#5OnFri: Five Ways to Make Writing Prompts Work For You

by Julie Duffy
published in Writing

Writing prompts can be a powerful tool to jumpstart our writing, but they can also feel like a waste of time…if we don’t approach them with purpose.

Here are five ways you can make writing prompts work for you, whether you are blocked, are in the middle of a work-in-progress or simply want to write more.

1) Breaking Through Blocks

Writing blocks are often caused by fear: “what if I can’t write anything good?” Short-circuit this by using a ridiculous prompt that almost promises to prevent you from writing anything good.

For example, look for lists of words you must incorporate into the story, or random collections of settings and characters to combine into a story. These silly prompts lower the stakes and allow you say to yourself, “well, it probably won’t be good, but it’ll be fun.”

Prompts like these get your started, teach you about about your ability to work, remind you of the joy of putting words together, and give you a chance to practice the craft.

Here are some word-list writing prompts from StoryADay.org and the DIYMFA Writer Igniter writing prompt tool.

2) Using Journal Prompts Effectively

Journal or ‘free-writing’ doesn’t tend to produce a novel, but it can get the whirling ‘day job’ thoughts out of your heads, freeing you to listen to the ‘story voices’ you are straining to hear.

Set a timer for 25 minutes, or aim for 750 words, and go. Pick a prompt from lists of memoir-like questions (see below) or write about what’s worrying you. Even if you have to write “this is stupid. I don’t know what to write”, keep going.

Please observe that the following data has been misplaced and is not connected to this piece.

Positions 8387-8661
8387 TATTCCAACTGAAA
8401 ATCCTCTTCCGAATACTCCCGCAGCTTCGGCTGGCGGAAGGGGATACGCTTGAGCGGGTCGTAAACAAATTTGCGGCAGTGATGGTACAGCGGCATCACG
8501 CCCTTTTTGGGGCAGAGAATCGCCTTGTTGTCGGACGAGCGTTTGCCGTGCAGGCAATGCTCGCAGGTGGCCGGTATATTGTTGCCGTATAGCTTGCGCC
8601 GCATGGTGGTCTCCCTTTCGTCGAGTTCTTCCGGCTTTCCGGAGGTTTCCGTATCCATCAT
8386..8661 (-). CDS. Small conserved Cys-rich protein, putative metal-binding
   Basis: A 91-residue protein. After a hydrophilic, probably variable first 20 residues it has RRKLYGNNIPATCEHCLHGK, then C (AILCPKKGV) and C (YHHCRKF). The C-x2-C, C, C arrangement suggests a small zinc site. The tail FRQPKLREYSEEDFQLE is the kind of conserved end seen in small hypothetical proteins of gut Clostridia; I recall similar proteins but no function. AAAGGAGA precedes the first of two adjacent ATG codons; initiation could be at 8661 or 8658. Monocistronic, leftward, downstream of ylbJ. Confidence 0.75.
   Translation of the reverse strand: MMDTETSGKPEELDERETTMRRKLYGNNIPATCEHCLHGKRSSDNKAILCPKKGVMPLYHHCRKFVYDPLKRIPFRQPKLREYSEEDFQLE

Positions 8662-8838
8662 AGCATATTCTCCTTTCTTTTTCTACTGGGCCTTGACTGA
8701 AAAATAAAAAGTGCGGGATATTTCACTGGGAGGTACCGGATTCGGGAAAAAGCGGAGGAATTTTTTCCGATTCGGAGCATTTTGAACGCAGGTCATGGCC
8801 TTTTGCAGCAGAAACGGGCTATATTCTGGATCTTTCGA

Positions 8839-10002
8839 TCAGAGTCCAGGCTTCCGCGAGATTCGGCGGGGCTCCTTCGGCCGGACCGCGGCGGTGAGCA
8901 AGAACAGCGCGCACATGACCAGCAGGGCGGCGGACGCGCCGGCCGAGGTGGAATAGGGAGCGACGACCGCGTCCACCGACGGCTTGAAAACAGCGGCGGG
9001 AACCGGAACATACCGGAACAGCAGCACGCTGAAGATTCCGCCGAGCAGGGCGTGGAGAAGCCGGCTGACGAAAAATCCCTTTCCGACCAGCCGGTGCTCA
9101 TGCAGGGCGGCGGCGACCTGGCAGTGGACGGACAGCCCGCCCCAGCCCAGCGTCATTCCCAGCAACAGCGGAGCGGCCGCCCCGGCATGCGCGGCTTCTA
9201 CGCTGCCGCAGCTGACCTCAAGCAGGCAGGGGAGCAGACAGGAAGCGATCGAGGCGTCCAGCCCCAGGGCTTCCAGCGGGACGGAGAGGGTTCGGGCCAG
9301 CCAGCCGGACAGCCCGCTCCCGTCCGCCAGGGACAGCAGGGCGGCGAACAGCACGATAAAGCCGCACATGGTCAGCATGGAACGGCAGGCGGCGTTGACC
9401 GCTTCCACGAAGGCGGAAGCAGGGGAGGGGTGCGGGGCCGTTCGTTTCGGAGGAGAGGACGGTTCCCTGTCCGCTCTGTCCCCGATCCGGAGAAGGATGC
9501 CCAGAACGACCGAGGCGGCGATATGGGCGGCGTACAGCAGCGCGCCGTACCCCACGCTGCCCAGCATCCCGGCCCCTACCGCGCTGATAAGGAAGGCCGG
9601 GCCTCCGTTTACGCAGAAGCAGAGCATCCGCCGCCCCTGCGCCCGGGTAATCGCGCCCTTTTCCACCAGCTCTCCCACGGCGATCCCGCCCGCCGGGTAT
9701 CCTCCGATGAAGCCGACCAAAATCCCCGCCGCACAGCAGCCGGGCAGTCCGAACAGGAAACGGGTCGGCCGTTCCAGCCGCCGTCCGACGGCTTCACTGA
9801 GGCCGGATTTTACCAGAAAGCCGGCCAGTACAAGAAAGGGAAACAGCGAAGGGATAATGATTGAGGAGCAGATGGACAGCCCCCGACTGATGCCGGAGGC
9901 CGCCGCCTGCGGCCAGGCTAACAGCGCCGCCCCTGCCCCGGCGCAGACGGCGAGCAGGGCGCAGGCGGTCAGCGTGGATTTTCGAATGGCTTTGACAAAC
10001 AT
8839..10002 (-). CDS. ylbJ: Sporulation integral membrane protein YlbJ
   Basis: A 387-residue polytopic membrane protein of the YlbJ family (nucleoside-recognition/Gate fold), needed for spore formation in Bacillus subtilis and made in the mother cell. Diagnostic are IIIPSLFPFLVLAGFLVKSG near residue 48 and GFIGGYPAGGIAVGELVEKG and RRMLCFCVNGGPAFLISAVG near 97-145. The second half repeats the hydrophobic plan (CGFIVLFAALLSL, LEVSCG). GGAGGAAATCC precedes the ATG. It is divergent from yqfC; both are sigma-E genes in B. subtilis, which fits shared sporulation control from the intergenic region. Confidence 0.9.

At some point you will break through the inanity and find your flow, or exorcise the demons that are keeping you from moving on with your work.

Journal prompts are easy to find online. They tend to ask questions about you, your fears, your concerns or your memories. Remember, you never have to show this writing to anyone. Here are some writing prompts for journalling

3) If You Want To Write A Short Story

The kinds of prompts that work for breaking blocks or for journal entries won’t help when you’re trying to craft a story.

Stories need structure. That structure grows out of a question relating to a particular character, and a challenge they face. An interesting character has needs, desires, fears, beliefs, misapprehensions, a past…in short: baggage. To help you build this character’s story you need more than a random collection of words, events, or props.

Commonly-used story prompts—an overheard conversation, an intriguing image, a curious ‘what if’—can work as sparks for your story, but only if you think about them in the right way: why would the ‘what if’, or the overheard conversation matter to your very particular character? What would it change for them? What would it upset about their worldview. What would it put at risk?

If a prompt doesn’t lead you to a character who would be personally impacted, for specific reasons, in interesting ways, find another prompt.

Remember short stories are limited: very few characters, very few settings, one big moment. If a prompt suggests a whole world of story questions, it is not a good short story prompt!

Here are some writing prompts designed to spark short stories.

4) If You Want To Work On Your Novel-In-Progress